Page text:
30 September 2014

Italy-Malta Agreement will pave way for more structured approach

 - Thursday, 13 September 2012, 00:00

by Francesca Vella

Foreign Affairs Minister Tonio Borg and his Italian counterpart, Giulio Terzi, have signed a memorandum of understanding on reinforced cooperation between the two countries as a means of paving the way for a more structured approach in bilateral meetings.

Dr Borg addressed a joint news conference with Dr Terzi at the Foreign Affairs Ministry in Valletta, welcoming the positive outcome of the Italian minister’s official visit.

Malta and Italy enjoy a robust framework of agreements (more than 60 in all), the first of which was signed in 1965, soon after Malta gained independence from Britain, said Dr Borg, underlining the extensive progress made over the last two years in the field of health, with seven agreements having been finalised since last year. Such agreements promote the sharing of good practices and strengthen collaboration in a field that is a main pillar in the safeguard of the well being of our societies.

Dr Terzi’s visit, together with the Maltese minister’s two visits to Italy earlier this year, demonstrate the genuine interest in taking bilateral relations to a higher level, said Dr Borg, mentioning in particular migration, the fight against organised crime, the interconnector project, and oil exploration. The two sides agreed to further enhance their dialogue in these spheres and to intensify cooperation in European and international fora.

Dr Borg said he looks forward to the participation of the Italian Prime Minister Mario Monti in the upcoming 5+5 Heads of Government Summit to be held in Malta next month.

Under the memorandum of understanding, meetings will be held alternately, in both countries, at least once a year. They will delve into matters of political, economic and cultural cooperation, particularly those related to the Mediterranean, the EU and other multilateral affairs.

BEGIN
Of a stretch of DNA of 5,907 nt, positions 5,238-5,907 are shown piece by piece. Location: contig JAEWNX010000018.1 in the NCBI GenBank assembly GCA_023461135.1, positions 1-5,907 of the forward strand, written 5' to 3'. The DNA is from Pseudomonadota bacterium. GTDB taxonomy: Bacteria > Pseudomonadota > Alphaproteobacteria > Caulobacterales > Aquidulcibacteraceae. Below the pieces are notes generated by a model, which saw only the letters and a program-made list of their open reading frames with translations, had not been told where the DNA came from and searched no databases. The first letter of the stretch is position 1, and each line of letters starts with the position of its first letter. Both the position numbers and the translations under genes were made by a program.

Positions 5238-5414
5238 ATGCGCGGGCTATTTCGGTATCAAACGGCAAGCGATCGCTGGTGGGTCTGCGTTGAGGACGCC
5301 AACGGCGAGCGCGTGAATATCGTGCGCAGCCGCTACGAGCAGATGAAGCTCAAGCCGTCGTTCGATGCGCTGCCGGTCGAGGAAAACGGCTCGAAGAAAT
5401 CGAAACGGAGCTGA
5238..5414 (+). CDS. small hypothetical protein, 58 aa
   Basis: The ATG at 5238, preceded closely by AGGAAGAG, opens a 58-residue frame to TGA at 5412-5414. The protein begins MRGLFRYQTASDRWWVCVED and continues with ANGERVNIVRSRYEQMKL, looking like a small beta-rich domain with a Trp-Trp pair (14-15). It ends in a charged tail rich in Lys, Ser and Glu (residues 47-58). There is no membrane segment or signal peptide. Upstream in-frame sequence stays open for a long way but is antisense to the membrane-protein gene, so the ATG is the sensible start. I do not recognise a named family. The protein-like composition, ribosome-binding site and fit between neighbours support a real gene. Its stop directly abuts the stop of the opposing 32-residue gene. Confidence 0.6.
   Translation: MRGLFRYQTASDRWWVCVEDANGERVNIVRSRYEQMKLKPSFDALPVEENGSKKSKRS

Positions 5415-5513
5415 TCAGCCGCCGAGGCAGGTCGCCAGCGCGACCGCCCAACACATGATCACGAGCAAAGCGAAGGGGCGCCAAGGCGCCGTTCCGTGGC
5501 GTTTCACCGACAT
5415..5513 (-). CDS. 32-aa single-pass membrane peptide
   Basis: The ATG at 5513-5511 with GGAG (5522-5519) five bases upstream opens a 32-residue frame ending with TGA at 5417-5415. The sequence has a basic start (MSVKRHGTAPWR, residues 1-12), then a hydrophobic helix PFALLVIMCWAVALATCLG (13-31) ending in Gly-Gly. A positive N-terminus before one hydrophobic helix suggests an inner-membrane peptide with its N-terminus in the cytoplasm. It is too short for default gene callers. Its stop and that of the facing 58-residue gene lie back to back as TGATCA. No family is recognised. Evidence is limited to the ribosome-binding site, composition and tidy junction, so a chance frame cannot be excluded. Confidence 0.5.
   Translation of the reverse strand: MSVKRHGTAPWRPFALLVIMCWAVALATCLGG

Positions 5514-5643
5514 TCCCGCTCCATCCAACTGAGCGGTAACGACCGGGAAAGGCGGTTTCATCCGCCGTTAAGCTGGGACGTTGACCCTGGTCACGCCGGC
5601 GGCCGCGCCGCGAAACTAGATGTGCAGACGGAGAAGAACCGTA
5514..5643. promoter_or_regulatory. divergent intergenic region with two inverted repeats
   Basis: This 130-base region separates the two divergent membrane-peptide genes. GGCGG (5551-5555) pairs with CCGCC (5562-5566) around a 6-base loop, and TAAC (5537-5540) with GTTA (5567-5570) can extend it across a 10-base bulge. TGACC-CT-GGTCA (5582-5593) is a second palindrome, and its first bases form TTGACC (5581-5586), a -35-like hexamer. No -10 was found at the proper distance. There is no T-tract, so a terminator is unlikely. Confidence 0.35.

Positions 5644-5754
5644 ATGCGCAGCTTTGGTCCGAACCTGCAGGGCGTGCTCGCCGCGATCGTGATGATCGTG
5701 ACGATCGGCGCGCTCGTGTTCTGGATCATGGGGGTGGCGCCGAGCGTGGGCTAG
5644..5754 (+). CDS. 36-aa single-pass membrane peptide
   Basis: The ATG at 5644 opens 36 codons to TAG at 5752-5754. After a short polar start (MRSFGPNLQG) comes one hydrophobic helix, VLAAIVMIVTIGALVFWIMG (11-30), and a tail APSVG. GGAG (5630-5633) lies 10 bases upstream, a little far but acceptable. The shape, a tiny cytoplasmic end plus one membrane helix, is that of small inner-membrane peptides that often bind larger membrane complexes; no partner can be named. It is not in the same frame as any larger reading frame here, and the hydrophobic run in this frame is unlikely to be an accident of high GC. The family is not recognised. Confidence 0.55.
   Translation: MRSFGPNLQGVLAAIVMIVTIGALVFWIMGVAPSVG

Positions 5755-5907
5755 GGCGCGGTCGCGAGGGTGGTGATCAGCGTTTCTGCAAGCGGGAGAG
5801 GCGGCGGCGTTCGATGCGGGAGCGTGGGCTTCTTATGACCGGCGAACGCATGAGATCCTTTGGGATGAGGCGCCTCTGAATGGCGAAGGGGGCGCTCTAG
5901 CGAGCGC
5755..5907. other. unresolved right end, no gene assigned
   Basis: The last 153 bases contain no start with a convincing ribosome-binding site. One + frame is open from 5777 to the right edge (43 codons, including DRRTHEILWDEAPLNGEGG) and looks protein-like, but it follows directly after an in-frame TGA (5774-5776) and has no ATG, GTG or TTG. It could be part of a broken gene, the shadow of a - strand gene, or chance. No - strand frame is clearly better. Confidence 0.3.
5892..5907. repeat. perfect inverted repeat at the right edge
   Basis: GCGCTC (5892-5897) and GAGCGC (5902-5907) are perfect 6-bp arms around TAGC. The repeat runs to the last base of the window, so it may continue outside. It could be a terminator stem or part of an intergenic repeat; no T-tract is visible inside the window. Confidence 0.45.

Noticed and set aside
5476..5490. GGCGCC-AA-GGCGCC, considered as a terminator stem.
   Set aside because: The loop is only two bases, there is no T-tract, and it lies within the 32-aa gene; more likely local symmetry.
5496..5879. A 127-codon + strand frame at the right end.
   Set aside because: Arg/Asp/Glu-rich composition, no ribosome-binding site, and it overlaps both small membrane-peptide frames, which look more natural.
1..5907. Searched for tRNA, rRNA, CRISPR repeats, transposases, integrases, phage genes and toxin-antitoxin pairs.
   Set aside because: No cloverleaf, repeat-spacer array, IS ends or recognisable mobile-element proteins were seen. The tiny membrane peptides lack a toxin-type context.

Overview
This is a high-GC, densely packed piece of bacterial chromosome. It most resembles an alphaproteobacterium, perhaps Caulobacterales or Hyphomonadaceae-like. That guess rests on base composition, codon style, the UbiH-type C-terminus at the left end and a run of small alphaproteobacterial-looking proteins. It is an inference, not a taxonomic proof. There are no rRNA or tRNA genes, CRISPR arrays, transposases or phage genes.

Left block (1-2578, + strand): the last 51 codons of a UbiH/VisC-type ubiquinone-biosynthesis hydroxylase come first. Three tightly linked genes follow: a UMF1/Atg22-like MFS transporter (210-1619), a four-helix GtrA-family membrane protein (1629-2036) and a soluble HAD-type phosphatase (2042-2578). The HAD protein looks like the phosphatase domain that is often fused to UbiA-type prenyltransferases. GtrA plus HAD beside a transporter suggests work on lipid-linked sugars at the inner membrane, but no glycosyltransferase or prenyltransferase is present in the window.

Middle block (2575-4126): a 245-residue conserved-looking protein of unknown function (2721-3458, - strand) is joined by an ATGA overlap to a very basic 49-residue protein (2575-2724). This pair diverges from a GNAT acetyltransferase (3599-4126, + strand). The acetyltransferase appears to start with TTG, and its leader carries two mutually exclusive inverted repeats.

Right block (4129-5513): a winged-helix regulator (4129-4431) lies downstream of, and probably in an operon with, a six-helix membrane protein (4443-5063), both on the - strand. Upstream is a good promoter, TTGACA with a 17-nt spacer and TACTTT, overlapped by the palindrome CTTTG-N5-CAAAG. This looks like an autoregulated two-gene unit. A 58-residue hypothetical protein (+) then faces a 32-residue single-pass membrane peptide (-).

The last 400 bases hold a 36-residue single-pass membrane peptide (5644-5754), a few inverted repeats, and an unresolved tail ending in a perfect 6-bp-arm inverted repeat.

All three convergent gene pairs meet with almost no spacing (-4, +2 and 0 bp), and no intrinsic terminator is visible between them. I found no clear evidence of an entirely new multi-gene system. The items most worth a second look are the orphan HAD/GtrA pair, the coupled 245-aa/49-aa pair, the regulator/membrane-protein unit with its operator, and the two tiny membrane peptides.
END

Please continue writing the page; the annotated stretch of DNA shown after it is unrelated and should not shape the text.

Dr Terzi said the memorandum of understanding will lead to a more specific schedule of commitments to work together in matters such as flow of information for search and rescue purposes.

Asked about the issue of oil exploration, the Italian minister said it is a matter that requires better understanding, particularly with respect to legal considerations and technical issues.

“We have already started to engage in studying, understanding and finding concrete ways of cooperation,” he said.

Dr Borg referred to the strong ties between the two countries built over the years and mentioned the five consecutive financial protocols that sustained Malta’s development in crucial fields such as education, health and infrastructure. Italy’s financial assistance in this regard amounted to more than €500 million.

The two ministers expressed their willingness to further pursue their engagement on issues of mutual concern in the Mediterranean region, particularly in light of developments in North Africa and the Middle East, and they expressed a sense of confidence that the forthcoming 5+5 meeting will be an important landmark in this regard.

Minister Terzi praised Malta’s initiative to host the summit on 5 and 6 October, saying that it comes at a particularly opportune period. During yesterday’s talks, Dr Borg and Dr Terzi discussed means of further collaboration in the field of culture and the arts. A number of agreements in this regard have been signed over the years. In February last year, Malta and Italy formally concluded the XIII Executive Programme for Cultural Cooperation; about 90 Maltese and Italian students benefit from scholarships every year, not to mention another 20 exchange visits by Maltese and Italian lecturers for research purposes.

Trade exchanges between the two countries rose sharply in 2011, up to €1.6 billion, and exports increased by 11% last year. Currently, 644 firms with Italian shareholding are registered with the Malta Financial and Services Authority.

Both ministers condemned the killing of the US ambassador to Libya, and Dr Terzi described it as a terrorist attack. He said he had no doubt that the tragic episode will not interfere with Libya’s democratic process. Dr Borg, on his part, said the case tarnished Libya’s image; the source of the assassination still had to be established, but the indication was that it was the work of extremists who intend de-stablising the country.

We have already started to engage in studying, understanding and finding concrete ways of cooperation in the area of oil exploration

Trade exchanges

€1.6 billion trade

11% increase in exports

644 firms with Italian shareholding registered

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